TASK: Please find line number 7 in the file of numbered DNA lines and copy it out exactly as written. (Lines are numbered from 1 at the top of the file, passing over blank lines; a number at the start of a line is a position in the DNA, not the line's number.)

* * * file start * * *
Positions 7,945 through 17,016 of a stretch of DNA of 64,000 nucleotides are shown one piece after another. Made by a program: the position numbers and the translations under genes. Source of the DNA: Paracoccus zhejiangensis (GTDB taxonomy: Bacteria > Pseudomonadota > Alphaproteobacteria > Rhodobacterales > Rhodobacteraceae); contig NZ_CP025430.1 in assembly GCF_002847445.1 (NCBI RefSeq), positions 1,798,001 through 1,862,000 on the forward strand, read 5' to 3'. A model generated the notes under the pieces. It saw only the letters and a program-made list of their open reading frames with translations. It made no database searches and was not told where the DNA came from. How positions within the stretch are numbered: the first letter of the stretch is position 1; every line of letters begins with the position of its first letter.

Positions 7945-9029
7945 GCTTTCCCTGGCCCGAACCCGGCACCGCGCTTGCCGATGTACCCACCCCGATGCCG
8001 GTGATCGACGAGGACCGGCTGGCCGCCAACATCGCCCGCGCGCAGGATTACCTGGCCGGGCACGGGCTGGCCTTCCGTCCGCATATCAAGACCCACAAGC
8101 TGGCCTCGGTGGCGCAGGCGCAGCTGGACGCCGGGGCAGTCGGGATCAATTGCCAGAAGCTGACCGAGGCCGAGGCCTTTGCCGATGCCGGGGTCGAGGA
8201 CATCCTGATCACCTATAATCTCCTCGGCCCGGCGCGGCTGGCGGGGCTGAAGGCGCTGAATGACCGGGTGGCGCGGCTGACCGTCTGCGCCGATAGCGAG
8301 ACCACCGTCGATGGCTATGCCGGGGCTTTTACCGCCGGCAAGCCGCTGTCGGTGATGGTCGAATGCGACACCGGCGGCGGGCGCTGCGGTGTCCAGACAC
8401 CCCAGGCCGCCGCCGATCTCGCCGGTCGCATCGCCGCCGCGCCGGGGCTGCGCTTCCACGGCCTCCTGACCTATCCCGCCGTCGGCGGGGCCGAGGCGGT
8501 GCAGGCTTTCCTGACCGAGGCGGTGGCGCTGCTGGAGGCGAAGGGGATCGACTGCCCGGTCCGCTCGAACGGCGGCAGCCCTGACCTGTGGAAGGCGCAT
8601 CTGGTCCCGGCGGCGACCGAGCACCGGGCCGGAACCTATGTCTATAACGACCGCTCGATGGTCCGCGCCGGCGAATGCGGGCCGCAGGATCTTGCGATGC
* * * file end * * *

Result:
8301 ACCACCGTCGATGGCTATGCCGGGGCTTTTACCGCCGGCAAGCCGCTGTCGGTGATGGTCGAATGCGACACCGGCGGCGGGCGCTGCGGTGTCCAGACAC